Things to do in Mandalay got me a bit stuck, I couldn’t think of anything. I do remember though that the absolute first thing you should do, is cruise down the road to Mandalay, which turns out to be a River. Then I opened my diary for a refresh and I was glowing! So, for something a little different I thought I’d share you some things to do in Mandalay by posting a segment from my travel diary slightly edited that showcases my enamoured feelings for Mandalay and a list of the places I could trace back to below!
Mandalay, Mandaly, you are far more like Ho Chi Minh City than all the other cities – bikes, motos and unfortunately a bit of rubbish, but there is so much to do! I don’t think we scratched the tourist surface.
We arrived at around 5pm, the hotel was way groser than the others and I had a smoking room (a very recently smoked in, smoking room). Lin (our guide) suggested a rooftop bar for sunset and we arrived just in time for happy hour!
Happy hour here is brilliant, turns out you just get free drinks! We had a welcome cocktail of “whiskey sour” and they refill if you order entrees. A $4 bowl of chips between us led to three cocktails each!
Following this we went to every traveller’s best friend (and e-colis too) an all you can eat buffet! It was $5 for the buffet and a beer (I know, I’m drinking beer here too!) I’m not going to lie, I noticed at this point I chose mainly fried options. Fried pork belly, fried mushrooms, fried fish. I didn’t really love the veggies, but I got some spinach and sautéed morning glory. There was also a pretty glorious dark pork curry – all very rich.
They moved our hotel room while we were out to a slightly less smokey one.
Next morning I tried to eat as plainly as possible at the Lackluster breakfast buffet, but even the eggs were deep fried and the bread here is super sweet!
No one seemed to be thrilled by it so Lin took us to a traditional Mandalay Tea House. It was so exciting. As a part of this tour we often go to very western places so it was nice to be somewhere truly local. I thought we were just getting tea (which I don’t love because it’s nearly all evaporated milk, but Lin had ordered ‘tea snacks’… there were chick pea savoury doughnuts with tamarind sauce, samosas, doughnuts that I think were called two arm doughnut for tea dunking, and naan bread with chickpeas. I was in heaven! But so full.
Lin said we could go to another teashop for lunch as they had “small portions” we then headed off on our Mandalay day tour (this was not included but Lin offered to organise a local truck to make it an affordable trip).
First stop was Old Mandalay wall/ moat and the palace.
Mandalay has the biggest military presence so far and they have a base behind the old city walls. The palace is a replica because the original was destroyed in WWII but like all of Myanmar the place is gilded to the hilt! The grounds are quite large but much like in the forbidden city it’s hard to imagine much life there.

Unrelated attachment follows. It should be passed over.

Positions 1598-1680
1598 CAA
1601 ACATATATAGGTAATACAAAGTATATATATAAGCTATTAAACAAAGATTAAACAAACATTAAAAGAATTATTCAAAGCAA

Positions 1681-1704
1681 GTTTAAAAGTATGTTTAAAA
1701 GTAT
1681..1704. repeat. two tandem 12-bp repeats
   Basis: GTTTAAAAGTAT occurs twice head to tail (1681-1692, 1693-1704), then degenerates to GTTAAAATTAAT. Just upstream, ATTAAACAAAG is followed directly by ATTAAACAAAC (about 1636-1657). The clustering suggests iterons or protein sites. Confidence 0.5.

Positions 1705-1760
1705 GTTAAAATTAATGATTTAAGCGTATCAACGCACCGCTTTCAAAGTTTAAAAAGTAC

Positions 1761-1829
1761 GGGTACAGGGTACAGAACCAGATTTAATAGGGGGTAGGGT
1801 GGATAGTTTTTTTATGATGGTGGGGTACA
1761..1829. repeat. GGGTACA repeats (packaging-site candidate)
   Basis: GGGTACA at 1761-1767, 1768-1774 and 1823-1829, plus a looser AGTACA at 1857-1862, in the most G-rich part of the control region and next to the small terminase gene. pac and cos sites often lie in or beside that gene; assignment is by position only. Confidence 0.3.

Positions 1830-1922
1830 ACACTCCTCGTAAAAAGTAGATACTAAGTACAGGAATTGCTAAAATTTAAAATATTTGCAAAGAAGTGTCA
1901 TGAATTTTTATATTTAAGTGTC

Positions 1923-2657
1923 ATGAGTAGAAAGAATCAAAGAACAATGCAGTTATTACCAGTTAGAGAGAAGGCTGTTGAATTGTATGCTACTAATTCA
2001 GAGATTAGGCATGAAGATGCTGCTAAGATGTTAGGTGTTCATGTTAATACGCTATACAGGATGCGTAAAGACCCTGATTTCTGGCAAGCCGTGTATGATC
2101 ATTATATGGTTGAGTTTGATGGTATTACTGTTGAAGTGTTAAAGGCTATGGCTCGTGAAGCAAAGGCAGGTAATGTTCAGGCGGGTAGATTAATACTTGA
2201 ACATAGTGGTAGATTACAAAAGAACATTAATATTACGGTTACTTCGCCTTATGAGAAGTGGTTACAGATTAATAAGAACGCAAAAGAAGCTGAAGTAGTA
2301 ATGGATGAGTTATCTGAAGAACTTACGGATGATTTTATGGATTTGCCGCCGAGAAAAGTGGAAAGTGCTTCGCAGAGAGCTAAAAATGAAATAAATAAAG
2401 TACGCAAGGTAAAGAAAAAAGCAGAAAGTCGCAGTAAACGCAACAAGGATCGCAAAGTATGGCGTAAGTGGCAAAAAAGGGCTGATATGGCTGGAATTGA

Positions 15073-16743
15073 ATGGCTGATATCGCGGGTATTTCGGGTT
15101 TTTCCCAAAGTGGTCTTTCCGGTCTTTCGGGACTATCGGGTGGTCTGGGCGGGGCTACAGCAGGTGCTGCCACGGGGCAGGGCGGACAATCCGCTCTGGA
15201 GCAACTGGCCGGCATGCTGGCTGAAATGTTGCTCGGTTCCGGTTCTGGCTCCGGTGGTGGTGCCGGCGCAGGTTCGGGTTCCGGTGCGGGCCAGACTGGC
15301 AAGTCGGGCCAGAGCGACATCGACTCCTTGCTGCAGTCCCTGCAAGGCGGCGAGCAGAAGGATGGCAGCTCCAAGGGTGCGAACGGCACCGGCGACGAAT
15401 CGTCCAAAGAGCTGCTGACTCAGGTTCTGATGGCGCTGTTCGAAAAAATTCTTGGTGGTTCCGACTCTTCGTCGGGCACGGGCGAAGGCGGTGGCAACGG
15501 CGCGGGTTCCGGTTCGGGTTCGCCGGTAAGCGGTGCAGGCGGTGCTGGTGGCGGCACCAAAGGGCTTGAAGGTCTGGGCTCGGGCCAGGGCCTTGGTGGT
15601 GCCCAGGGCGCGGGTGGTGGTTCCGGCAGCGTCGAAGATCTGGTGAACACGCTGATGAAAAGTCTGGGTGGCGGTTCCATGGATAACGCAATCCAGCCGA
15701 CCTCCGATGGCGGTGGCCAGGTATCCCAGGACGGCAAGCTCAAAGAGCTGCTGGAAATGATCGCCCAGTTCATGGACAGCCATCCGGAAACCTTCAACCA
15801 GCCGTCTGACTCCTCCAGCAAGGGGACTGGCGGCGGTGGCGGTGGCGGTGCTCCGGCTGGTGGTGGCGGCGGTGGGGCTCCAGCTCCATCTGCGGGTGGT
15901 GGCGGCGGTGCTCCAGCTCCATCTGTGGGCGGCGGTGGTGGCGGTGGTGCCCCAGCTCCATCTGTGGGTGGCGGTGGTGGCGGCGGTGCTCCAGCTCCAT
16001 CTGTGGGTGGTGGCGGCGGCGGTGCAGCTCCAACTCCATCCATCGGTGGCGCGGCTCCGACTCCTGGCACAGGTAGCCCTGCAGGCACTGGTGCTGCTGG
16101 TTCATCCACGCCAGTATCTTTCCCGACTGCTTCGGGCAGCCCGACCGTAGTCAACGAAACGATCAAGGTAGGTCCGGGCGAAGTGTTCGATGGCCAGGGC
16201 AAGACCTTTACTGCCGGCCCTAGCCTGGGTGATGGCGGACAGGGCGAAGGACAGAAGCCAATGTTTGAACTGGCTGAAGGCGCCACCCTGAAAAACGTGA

Next we went to the Kings residence which is now a monastery. After King Mindon (founder of Mandalay) died he left no heir and one of his Queens called a Royal meeting where she killed most living heirs and relatives. Lin explained as a result of this the next King (the one that the Queen chose) believed his father’s residence to be haunted. He donated it to a monastery and it totally survived all the wars! It was a masterpiece. Everything is beautifully and intricately carved on teak and the inside is believed to have been all gilded in gold (naturally).
I picked up a sweet little razor and ink painting on the way out, probs the most touristy souvenir, but hey it was $1 and I saw him paint it!
Next we headed to a gold leaf factory, which I kind of didn’t get but it was interesting. Everything is still so manual here, it’s kind of nice. People work hard. Anyway here I encountered my first squat since the airport. I totally suck – splashed everywhere! Do you flush, who knows?
Our next stop was a Temple were “Bhudda is obese with gold leaf” Apparently it was some wacky tradition to buy your own gold and place it on Buddha. This was one of the statues of Buddha believe to be alive so:
- You can’t touch his face with gold leaf (they have a ceremony at 4 am everyday washing his face and brushing his teeth); and
- Women are not allowed to go close to Buddha as not to tempt him (typical).
One of the group was starting to feel sick but we squeezed in one more stop that was amazing. It was the street they make heaps of the Bhudda images out of marble (sorry I have no idea how to spell it [it being Buddha})
It was so cool! They had all these headless Buddha’s. Oh shit, I just got blue ink on my fluffy white robe.
Then I ran away and this is the rest of my comments on Mandalay
- Went to local teahouse for lunch and discovered Mohinga and Ona Kawswe are breakfast food. Had delish dry noodle chicken curry
- Went to Mt Mandalay for sunset – students practised English with us
- Went to crap Chinese for dinner
I also completely forgot that I went to the world’s largest book – see below. It’s a gorgeous temple that has each page of Buddha’s teachings encased in each little temple.